BMW's i8 supercar casts an electrifying presence

The BMW i8 is, to some, clearly an out-and-out supercar. There's that low-slung silhouette, a glorious set of figures (0-100km in 4.4 seconds, top speed restricted to 250km/h) and a you-wish pricetag ($299,000 plus on-road costs) to put it beyond doubt.

Artistic types, meanwhile, are drawn to an utterly unique design that's more motorshow concept than any road-legal car has a right to look, with startling scissor-lift doors and a fussy series of wings and cutouts that look anything but practical.

Tech-heads peer past such window dressing at the feat of engineering beneath the surface, where a tiny 1.5-litre, three-cylinder petrol engine at the rear combines with an electrical motor at the front to punch out a stunning 266kW and 570Nm.

And car lovers with a green conscience see the i8 not so much as a car, as a signpost to the changing face of motoring; a poster child for a future in which electrically-charged performance is achieved without range anxiety or significant environmental penalty.

I know this because across just three days of living with the i8, I chatted at length with all these types; or rather, they to me.

The rules of attraction

This is a car that should come with a warning sticker: "Objects in the mirror may in fact be following you." At least twice I was pursued to my destination and bailed up by strangers, emboldened by a sighting of the automotive equivalent of a white whale. Many others crossed carparks and roads for a closer look.

A car conceived to such outrageously disparate ideals risks being fatally flawed by compromise as designers, engineers and marketers typically all pursue conflicting agendas.

To that end, the i8 isn't without quibble. The boot space (145 litres) is so token you may as well not bother; there are some surprising equipment omissions given the price; clambering in and out is a major effort even for the upwardly mobile; and genuine performance car enthusiasts may find the driving experience less engaging than others in its competitor set.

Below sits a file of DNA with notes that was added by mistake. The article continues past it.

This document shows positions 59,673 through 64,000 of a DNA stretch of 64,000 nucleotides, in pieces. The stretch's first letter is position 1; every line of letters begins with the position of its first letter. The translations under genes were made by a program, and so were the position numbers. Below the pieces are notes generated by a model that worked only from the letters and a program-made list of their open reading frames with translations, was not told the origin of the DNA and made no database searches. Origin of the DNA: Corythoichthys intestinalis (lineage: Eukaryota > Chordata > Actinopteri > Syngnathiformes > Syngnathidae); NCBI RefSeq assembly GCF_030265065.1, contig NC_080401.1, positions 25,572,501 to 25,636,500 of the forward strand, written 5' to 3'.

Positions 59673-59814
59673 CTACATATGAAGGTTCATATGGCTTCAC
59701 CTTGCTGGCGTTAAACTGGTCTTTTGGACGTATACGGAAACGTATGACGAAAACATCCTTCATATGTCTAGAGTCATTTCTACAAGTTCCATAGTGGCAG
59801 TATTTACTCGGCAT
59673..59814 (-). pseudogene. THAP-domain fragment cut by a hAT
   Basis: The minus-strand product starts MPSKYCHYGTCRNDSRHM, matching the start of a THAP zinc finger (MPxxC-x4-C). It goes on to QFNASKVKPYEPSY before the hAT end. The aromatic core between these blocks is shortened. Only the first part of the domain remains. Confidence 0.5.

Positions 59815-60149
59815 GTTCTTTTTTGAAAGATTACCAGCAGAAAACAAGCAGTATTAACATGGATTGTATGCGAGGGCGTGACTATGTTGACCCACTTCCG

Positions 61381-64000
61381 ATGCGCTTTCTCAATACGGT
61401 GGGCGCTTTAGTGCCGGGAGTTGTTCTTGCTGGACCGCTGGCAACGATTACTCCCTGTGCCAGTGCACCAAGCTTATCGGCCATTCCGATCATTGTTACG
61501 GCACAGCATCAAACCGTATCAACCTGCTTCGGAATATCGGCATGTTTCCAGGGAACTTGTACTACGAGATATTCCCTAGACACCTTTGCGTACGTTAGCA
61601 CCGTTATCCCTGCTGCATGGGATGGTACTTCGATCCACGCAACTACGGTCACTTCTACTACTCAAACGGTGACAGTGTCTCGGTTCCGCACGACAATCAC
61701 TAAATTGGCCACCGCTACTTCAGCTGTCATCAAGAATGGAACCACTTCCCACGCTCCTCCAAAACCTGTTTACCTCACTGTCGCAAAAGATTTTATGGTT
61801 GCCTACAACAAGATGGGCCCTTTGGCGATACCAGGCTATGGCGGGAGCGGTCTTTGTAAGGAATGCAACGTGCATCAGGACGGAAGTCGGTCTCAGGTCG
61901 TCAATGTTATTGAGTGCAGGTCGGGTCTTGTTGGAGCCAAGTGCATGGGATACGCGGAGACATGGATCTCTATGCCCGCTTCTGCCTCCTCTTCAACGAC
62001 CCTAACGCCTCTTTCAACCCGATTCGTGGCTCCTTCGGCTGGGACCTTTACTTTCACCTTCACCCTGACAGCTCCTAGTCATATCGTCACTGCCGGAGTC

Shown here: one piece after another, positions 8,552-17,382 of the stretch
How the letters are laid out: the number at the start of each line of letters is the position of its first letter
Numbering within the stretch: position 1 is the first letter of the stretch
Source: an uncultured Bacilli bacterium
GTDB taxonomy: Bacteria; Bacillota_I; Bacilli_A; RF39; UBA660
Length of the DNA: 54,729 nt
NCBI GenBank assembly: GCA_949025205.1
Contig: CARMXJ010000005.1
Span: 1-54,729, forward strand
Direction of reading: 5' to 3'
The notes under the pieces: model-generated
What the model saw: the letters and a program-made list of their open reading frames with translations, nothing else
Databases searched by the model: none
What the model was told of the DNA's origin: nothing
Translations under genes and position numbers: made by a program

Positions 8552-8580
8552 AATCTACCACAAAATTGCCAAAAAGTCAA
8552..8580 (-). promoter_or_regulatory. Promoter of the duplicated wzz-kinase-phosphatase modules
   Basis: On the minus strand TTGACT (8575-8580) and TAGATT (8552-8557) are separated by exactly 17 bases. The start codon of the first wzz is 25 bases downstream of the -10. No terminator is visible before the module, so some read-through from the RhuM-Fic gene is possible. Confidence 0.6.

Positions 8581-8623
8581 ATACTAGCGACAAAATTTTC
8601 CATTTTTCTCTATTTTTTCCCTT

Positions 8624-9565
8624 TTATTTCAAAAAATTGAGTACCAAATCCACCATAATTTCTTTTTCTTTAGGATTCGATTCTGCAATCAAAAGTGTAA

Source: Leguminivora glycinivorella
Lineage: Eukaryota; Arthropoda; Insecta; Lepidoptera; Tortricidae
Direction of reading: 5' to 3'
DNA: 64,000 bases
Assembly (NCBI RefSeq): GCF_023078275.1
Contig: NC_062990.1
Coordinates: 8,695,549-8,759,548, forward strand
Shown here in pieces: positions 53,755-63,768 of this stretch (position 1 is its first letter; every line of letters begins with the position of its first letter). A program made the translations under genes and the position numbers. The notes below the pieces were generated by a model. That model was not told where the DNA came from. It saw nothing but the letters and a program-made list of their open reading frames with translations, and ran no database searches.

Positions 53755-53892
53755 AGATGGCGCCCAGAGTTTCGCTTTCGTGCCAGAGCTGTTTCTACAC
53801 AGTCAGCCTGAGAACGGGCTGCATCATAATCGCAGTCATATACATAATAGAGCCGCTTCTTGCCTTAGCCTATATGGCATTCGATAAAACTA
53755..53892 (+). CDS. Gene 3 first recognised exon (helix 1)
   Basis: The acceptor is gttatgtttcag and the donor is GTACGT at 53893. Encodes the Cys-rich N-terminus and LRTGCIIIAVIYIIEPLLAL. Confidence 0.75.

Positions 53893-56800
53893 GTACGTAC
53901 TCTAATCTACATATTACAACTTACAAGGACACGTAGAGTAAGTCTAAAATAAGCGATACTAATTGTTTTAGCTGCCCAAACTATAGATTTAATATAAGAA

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There are many countering upsides, however. The back seat – yes, it has one – is spacious enough to be comfortable for two children under 10, or can double as a place to stash the shopping bags or luggage that won't fit in the tiny boot.

It's easy (unless you are wearing a short skirt) to forgive the gymnastic act required for ingress and egress every time you release the clever doors that hinge diagonally upwards, creating one of the most original-looking automotive outlines ever conceived.

Engineering chicanery

And if the feat of engineering chicanery that makes a three-cylinder engine snarl and rumble like a V8 doesn't bring a grin or at least a raised eyebrow to your dial, then you probably need to reset your priorities.

Inside, there's a generous serve of BMW's trademark coolly efficient, sports-themed luxury – stitched leather seats and dashboard surfaces, large and glossy screens featuring sophisticated graphical displays, a high-end Harmon/Kardon sound system, and ergonomically and tactilely pleasing touchpoints such as the handsome automatic gear shift lever and steering wheel-mounted paddles.

Although BMW has packed plenty of kit into the i8, there are things missing that are frequently found in cars one-fifth of the price. Two such items were a proximity key to unlock the car without needing to remove the keyfob from your pocket, and adaptive cruise control, which automatically adjusts your speed to match slower traffic ahead. Balancing that miss is the valued inclusion of a low-speed collision warning and braking system.